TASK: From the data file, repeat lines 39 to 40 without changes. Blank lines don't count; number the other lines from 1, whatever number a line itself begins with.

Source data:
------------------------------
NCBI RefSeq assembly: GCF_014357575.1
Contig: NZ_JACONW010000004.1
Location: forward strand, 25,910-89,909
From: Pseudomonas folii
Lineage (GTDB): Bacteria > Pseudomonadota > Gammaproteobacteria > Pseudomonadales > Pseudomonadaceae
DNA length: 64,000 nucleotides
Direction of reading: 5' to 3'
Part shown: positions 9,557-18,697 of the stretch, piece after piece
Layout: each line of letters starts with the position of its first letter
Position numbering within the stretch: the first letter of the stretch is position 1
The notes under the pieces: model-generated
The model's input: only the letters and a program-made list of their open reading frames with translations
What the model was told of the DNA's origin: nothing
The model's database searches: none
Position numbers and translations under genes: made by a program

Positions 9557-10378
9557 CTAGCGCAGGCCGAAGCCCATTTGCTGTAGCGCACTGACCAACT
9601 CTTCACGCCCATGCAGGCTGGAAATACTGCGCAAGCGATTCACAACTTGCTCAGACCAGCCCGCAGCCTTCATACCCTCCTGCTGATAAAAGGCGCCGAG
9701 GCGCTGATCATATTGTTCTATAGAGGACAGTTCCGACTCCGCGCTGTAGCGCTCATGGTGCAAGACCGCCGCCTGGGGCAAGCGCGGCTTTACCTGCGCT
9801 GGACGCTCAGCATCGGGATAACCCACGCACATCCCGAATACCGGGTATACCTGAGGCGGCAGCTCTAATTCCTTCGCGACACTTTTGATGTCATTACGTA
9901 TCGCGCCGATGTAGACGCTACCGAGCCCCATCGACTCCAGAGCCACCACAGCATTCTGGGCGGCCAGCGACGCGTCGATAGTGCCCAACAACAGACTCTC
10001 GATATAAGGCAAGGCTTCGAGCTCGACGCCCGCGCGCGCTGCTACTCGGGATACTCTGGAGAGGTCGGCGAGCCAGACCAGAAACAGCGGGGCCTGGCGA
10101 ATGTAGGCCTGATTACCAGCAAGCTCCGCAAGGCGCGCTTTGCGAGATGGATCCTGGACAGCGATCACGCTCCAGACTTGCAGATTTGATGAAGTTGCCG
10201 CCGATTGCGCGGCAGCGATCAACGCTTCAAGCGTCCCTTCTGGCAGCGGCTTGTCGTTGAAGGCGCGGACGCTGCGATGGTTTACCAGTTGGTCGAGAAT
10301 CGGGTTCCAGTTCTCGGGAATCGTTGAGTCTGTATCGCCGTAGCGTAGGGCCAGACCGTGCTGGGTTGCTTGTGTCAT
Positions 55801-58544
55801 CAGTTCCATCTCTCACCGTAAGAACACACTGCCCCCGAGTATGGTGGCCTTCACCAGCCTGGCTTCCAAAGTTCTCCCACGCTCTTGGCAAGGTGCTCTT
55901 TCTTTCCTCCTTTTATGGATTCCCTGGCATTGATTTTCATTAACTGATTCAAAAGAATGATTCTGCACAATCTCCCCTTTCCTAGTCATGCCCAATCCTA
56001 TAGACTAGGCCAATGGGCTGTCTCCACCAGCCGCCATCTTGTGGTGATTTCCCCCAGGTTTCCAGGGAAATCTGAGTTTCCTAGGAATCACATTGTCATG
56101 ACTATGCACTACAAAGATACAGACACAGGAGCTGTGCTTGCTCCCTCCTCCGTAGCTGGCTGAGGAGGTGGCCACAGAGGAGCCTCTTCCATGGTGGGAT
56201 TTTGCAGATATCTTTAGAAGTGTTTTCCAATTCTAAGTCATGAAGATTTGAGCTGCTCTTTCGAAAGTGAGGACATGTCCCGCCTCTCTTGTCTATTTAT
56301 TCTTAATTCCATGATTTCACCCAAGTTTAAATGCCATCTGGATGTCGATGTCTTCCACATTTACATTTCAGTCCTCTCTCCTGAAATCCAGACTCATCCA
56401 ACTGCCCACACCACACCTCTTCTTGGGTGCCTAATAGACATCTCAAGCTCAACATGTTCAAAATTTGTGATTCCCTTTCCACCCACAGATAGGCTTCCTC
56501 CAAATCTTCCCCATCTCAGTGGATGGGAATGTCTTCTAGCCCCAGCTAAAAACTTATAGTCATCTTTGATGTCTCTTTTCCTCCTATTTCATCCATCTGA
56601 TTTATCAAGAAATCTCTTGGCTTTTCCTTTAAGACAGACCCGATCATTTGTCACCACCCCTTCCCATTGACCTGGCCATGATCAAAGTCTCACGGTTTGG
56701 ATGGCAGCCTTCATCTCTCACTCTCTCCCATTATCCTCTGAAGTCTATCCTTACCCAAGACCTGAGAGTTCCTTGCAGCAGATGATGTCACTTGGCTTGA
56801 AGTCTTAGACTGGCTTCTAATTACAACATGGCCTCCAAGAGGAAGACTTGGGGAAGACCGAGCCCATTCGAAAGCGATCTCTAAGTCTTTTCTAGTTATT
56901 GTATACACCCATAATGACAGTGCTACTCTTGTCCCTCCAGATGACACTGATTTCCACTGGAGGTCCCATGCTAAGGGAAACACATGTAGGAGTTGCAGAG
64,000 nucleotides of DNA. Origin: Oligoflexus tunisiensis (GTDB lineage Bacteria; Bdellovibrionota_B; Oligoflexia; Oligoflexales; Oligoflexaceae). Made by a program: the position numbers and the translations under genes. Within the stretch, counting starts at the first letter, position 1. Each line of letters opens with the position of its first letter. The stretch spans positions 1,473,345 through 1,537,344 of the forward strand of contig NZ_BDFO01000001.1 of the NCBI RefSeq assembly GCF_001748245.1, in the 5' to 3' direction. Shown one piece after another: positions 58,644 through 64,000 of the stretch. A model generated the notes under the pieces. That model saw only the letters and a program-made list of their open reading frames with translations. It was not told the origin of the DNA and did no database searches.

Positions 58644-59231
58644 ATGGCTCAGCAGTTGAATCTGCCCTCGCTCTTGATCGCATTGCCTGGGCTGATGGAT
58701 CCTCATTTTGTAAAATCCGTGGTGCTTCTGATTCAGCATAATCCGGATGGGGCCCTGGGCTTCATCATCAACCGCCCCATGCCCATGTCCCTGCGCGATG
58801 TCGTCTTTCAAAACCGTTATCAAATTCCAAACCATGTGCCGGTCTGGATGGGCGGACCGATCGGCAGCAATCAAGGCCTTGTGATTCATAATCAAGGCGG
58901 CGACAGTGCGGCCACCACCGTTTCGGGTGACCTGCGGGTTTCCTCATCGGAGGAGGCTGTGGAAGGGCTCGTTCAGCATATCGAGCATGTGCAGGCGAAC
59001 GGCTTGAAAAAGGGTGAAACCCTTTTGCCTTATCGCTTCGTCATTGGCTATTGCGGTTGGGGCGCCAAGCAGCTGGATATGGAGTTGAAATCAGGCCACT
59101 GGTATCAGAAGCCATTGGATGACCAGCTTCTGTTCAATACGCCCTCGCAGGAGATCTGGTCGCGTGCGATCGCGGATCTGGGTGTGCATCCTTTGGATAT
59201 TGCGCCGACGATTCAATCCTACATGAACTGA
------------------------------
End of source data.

64,000 nucleotides of DNA. Origin: Oligoflexus tunisiensis (GTDB lineage Bacteria; Bdellovibrionota_B; Oligoflexia; Oligoflexales; Oligoflexaceae). Made by a program: the position numbers and the translations under genes. Within the stretch, counting starts at the first letter, position 1. Each line of letters opens with the position of its first letter. The stretch spans positions 1,473,345 through 1,537,344 of the forward strand of contig NZ_BDFO01000001.1 of the NCBI RefSeq assembly GCF_001748245.1, in the 5' to 3' direction. Shown one piece after another: positions 58,644 through 64,000 of the stretch. A model generated the notes under the pieces. That model saw only the letters and a program-made list of their open reading frames with translations. It was not told the origin of the DNA and did no database searches.

Positions 58644-59231